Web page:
[RELATED: A's eight-run inning vs. Mariners not as rare as expected]

Bailey, 25, made his big league debut this season for Houston out of the bullpen.

The center fielder has one of the best arms in baseball, can knock the ball over the fence and steal a base for extra credit. This was one of the A's best trades in recent memory, and Stewart will remind the Astros as much as he can.

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Khris Davis' first home run of 2020 MLB season thrills A's teammates

Khris Davis' first home run of 2020 MLB season thrills A's teammates

Khris Davis connected for his first home run of the season in the A’s 11-1 thumping of the Seattle Mariners on Monday night.

It was a shot to left centerfield, into the A's bullpen filled with teammates. 

As he rounded the bases, the bullpen stood up and cheered for him. Starter Frankie Montas, in the dugout, looked more excited than Davis was.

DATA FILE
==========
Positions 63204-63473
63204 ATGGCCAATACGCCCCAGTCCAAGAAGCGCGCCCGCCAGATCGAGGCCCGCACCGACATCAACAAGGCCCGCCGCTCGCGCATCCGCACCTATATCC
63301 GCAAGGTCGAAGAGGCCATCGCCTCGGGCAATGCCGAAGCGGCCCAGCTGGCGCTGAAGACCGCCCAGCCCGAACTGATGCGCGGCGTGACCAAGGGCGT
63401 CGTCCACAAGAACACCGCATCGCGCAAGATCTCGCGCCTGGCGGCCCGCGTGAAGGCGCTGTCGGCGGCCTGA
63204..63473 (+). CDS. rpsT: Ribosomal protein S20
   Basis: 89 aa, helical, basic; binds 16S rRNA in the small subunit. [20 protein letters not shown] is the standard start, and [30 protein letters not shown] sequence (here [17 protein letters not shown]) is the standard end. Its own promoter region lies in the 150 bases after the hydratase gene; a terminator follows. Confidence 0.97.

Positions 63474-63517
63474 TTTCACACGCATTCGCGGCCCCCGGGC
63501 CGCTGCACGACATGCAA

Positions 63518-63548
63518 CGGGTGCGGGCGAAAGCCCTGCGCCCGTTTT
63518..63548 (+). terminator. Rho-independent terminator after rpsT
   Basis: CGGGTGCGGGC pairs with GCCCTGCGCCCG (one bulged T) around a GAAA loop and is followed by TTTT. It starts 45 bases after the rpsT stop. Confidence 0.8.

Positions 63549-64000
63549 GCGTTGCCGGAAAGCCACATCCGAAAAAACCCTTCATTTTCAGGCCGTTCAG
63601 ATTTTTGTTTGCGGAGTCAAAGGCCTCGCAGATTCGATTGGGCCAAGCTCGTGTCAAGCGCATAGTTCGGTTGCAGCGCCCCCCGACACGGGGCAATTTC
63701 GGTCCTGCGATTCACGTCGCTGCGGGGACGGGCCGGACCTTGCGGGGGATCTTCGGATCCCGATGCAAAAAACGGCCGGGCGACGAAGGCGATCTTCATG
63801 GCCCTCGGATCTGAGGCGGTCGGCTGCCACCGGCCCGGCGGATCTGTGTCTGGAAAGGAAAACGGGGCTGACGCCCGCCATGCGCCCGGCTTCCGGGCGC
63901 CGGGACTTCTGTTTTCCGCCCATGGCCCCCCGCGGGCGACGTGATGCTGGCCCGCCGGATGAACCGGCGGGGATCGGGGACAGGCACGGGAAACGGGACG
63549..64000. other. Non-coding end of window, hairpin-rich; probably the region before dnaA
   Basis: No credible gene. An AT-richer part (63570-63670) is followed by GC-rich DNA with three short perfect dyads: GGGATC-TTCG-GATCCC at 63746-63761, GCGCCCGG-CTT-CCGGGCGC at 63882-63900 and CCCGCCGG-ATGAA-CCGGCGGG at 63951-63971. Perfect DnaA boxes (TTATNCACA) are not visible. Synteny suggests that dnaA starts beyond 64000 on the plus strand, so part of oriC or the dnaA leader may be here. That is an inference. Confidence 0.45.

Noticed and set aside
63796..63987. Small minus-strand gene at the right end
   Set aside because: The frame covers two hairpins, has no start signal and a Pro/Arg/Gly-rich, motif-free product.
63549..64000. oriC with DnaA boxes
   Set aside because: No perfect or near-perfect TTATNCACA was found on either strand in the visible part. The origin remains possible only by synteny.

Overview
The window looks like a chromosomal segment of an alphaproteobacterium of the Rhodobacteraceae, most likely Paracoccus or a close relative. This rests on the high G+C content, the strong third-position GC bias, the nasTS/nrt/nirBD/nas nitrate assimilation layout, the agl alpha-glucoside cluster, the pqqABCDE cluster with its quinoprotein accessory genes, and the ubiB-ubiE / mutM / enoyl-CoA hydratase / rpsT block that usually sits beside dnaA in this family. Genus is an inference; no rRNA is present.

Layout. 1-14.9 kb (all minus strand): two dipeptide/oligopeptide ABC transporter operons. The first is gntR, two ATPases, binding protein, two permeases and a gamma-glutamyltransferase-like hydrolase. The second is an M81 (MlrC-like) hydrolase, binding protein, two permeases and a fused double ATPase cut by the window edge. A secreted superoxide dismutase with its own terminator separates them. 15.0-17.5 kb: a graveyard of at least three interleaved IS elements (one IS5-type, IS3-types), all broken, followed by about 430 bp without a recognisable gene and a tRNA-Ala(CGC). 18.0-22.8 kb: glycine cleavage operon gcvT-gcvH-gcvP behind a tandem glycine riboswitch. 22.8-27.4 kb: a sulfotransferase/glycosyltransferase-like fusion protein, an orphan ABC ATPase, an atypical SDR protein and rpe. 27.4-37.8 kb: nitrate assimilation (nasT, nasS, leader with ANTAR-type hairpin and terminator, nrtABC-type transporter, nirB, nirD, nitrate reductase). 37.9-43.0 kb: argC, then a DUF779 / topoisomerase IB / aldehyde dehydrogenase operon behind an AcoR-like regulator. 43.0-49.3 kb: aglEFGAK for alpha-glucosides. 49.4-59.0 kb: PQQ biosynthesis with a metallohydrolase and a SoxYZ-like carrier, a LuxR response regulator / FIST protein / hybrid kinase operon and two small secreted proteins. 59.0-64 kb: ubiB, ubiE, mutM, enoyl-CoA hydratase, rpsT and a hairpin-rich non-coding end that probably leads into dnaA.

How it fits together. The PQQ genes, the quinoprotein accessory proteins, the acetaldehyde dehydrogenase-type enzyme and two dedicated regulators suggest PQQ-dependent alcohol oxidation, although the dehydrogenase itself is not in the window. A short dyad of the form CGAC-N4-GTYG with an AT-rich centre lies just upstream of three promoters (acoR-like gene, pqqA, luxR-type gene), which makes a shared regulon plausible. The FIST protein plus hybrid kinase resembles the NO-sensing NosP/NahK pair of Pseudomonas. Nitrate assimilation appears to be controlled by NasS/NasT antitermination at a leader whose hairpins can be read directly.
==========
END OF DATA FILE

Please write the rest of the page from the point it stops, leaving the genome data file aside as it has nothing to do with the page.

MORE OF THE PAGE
“He needed that, you know?” Montas told reporters after the game. “Just for him to be able to have that day today -- it was huge for him.”

Davis had a stellar 2018 season hitting 48 homers, the most in the league that year. He followed that with a tough 2019 and even rougher beginning of the 2020 season. 

This was well-needed.

“All the way around, really good at-bats,” A’s manager Bob Melvin said. “He felt good today, and you could tell he looked comfortable in the box today so it’s a good start. We’ll see where we go from here, but obviously we know this guy is one of the bigger bats that we’ve had in this organization.”

Davis also showed discipline at the plate with a nine-pitch at-bat in the fifth inning during an eight-run outburst for the A’s. He ended up walking after fouling off four pitches. That at-bat was what led outfielder Stephen Piscotty to believe something was about to happen. Well that, and the fact that Davis made a prediction before the game.

[RELATED: A's eight-run inning on two outs, not a rare feat]

“He looked great today,” Piscotty said. “It was funny -- in BP, he said he was going to go off, and he sure did.”

“We’ve been seeing it,” Piscotty said. “He’s been working really hard and putting the time in and it was nice to see it pay off.”

[BALK TALK: Listen to the latest episode]